All-solid-state lithium batteries are promising candidates for next-generation energy storage systems. Their performance critically depends on the capacity and cycling stability of the cathodic layer. Cells with a garnet Li7La3Zr2O12 (LLZO) electrolyte can show high areal storage capacity. However, they commonly suffer from performance degradation during cycling. For fully inorganic cells based on LiCoO2 (LCO) as cathode active material and LLZO, the electrochemically induced interface amorphization has been identified as an origin of the performance degradation. This study shows that the amorphized interface can be recrystallized by thermal recovery (annealing) with nearly full restoration of the cell performance. The structural and chemical changes at the LCO/LLZO heterointerface associated with degradation and recovery were analyzed in detail and justified by thermodynamic modeling. Based on this comprehensive understanding, this work demonstrates a facile way to recover more than 80% of the initial storage capacity through a thermal recovery (annealing) step. The thermal recovery can be potentially used for cost-efficient recycling of ceramic all-solid-state batteries.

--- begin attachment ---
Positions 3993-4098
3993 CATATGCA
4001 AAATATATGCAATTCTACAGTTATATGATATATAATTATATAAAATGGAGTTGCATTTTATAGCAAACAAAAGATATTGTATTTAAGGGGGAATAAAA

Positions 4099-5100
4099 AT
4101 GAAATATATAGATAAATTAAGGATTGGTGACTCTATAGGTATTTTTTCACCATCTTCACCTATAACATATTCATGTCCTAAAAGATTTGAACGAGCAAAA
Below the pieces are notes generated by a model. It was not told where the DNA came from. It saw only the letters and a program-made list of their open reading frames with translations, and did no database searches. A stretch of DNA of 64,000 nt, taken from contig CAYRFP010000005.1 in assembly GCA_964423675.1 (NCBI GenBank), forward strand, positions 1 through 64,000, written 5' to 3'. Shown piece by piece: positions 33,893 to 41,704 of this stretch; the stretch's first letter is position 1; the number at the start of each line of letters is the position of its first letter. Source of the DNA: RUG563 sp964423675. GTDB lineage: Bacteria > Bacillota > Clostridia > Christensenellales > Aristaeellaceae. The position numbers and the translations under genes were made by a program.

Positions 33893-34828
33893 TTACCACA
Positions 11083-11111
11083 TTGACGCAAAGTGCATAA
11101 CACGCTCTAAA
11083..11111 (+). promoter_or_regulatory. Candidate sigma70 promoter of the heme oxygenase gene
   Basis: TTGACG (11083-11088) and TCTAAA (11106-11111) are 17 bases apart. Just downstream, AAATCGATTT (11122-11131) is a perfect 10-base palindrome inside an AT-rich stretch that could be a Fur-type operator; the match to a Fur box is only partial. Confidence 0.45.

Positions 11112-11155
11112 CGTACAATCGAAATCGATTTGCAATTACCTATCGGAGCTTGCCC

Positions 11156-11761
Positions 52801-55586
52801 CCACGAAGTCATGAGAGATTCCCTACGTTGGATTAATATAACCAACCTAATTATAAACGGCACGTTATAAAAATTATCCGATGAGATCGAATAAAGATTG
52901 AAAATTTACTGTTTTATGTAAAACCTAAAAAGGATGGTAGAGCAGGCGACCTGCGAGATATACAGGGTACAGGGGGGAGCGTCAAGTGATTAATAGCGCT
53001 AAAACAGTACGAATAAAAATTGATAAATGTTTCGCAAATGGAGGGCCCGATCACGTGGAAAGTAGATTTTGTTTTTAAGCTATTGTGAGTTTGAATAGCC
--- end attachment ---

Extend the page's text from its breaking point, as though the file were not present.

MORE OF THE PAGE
All Science Journal Classification (ASJC) codes
- General Materials Science